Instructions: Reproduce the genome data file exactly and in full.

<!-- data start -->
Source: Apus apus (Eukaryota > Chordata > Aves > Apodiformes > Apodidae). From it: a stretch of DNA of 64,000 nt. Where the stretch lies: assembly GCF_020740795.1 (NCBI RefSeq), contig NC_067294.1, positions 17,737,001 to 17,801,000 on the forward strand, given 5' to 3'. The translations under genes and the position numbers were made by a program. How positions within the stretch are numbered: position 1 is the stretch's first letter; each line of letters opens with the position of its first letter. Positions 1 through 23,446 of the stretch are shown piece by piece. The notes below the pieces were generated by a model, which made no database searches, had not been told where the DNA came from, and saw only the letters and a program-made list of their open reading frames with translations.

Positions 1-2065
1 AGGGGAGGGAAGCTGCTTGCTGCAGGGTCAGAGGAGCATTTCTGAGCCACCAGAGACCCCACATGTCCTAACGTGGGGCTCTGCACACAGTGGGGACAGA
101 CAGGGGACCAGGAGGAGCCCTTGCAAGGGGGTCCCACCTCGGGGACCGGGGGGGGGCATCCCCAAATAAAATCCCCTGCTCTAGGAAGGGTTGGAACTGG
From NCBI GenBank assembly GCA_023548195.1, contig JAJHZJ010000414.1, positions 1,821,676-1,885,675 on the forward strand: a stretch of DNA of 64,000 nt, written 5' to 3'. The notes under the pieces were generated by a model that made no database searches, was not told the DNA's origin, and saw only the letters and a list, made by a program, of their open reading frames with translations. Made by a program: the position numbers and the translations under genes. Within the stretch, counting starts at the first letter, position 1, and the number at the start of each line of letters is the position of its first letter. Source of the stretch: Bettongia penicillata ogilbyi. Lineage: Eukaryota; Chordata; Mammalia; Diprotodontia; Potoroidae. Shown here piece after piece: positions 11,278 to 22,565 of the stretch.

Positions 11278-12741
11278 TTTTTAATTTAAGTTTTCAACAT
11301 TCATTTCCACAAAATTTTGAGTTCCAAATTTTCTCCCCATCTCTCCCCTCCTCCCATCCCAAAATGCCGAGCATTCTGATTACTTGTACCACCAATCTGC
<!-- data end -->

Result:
Source: Apus apus (Eukaryota > Chordata > Aves > Apodiformes > Apodidae). From it: a stretch of DNA of 64,000 nt. Where the stretch lies: assembly GCF_020740795.1 (NCBI RefSeq), contig NC_067294.1, positions 17,737,001 to 17,801,000 on the forward strand, given 5' to 3'. The translations under genes and the position numbers were made by a program. How positions within the stretch are numbered: position 1 is the stretch's first letter; each line of letters opens with the position of its first letter. Positions 1 through 23,446 of the stretch are shown piece by piece. The notes below the pieces were generated by a model, which made no database searches, had not been told where the DNA came from, and saw only the letters and a program-made list of their open reading frames with translations.

Positions 1-2065
1 AGGGGAGGGAAGCTGCTTGCTGCAGGGTCAGAGGAGCATTTCTGAGCCACCAGAGACCCCACATGTCCTAACGTGGGGCTCTGCACACAGTGGGGACAGA
101 CAGGGGACCAGGAGGAGCCCTTGCAAGGGGGTCCCACCTCGGGGACCGGGGGGGGGCATCCCCAAATAAAATCCCCTGCTCTAGGAAGGGTTGGAACTGG
From NCBI GenBank assembly GCA_023548195.1, contig JAJHZJ010000414.1, positions 1,821,676-1,885,675 on the forward strand: a stretch of DNA of 64,000 nt, written 5' to 3'. The notes under the pieces were generated by a model that made no database searches, was not told the DNA's origin, and saw only the letters and a list, made by a program, of their open reading frames with translations. Made by a program: the position numbers and the translations under genes. Within the stretch, counting starts at the first letter, position 1, and the number at the start of each line of letters is the position of its first letter. Source of the stretch: Bettongia penicillata ogilbyi. Lineage: Eukaryota; Chordata; Mammalia; Diprotodontia; Potoroidae. Shown here piece after piece: positions 11,278 to 22,565 of the stretch.

Positions 11278-12741
11278 TTTTTAATTTAAGTTTTCAACAT
11301 TCATTTCCACAAAATTTTGAGTTCCAAATTTTCTCCCCATCTCTCCCCTCCTCCCATCCCAAAATGCCGAGCATTCTGATTACTTGTACCACCAATCTGC